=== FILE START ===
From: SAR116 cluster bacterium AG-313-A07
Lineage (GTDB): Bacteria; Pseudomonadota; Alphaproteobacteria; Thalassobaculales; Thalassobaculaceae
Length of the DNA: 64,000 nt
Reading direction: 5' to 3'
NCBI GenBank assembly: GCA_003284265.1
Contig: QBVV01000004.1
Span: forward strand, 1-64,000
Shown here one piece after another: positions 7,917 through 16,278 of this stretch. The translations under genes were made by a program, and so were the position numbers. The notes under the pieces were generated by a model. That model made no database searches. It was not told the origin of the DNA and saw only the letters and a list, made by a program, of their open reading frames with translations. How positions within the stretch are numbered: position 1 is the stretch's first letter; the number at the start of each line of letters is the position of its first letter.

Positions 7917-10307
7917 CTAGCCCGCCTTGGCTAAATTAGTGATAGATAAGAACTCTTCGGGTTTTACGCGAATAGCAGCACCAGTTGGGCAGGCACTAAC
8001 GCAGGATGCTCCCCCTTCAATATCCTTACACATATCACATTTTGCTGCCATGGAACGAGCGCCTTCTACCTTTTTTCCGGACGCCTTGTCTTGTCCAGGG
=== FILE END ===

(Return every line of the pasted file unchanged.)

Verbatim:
From: SAR116 cluster bacterium AG-313-A07
Lineage (GTDB): Bacteria; Pseudomonadota; Alphaproteobacteria; Thalassobaculales; Thalassobaculaceae
Length of the DNA: 64,000 nt
Reading direction: 5' to 3'
NCBI GenBank assembly: GCA_003284265.1
Contig: QBVV01000004.1
Span: forward strand, 1-64,000
Shown here one piece after another: positions 7,917 through 16,278 of this stretch. The translations under genes were made by a program, and so were the position numbers. The notes under the pieces were generated by a model. That model made no database searches. It was not told the origin of the DNA and saw only the letters and a list, made by a program, of their open reading frames with translations. How positions within the stretch are numbered: position 1 is the stretch's first letter; the number at the start of each line of letters is the position of its first letter.

Positions 7917-10307
7917 CTAGCCCGCCTTGGCTAAATTAGTGATAGATAAGAACTCTTCGGGTTTTACGCGAATAGCAGCACCAGTTGGGCAGGCACTAAC
8001 GCAGGATGCTCCCCCTTCAATATCCTTACACATATCACATTTTGCTGCCATGGAACGAGCGCCTTCTACCTTTTTTCCGGACGCCTTGTCTTGTCCAGGG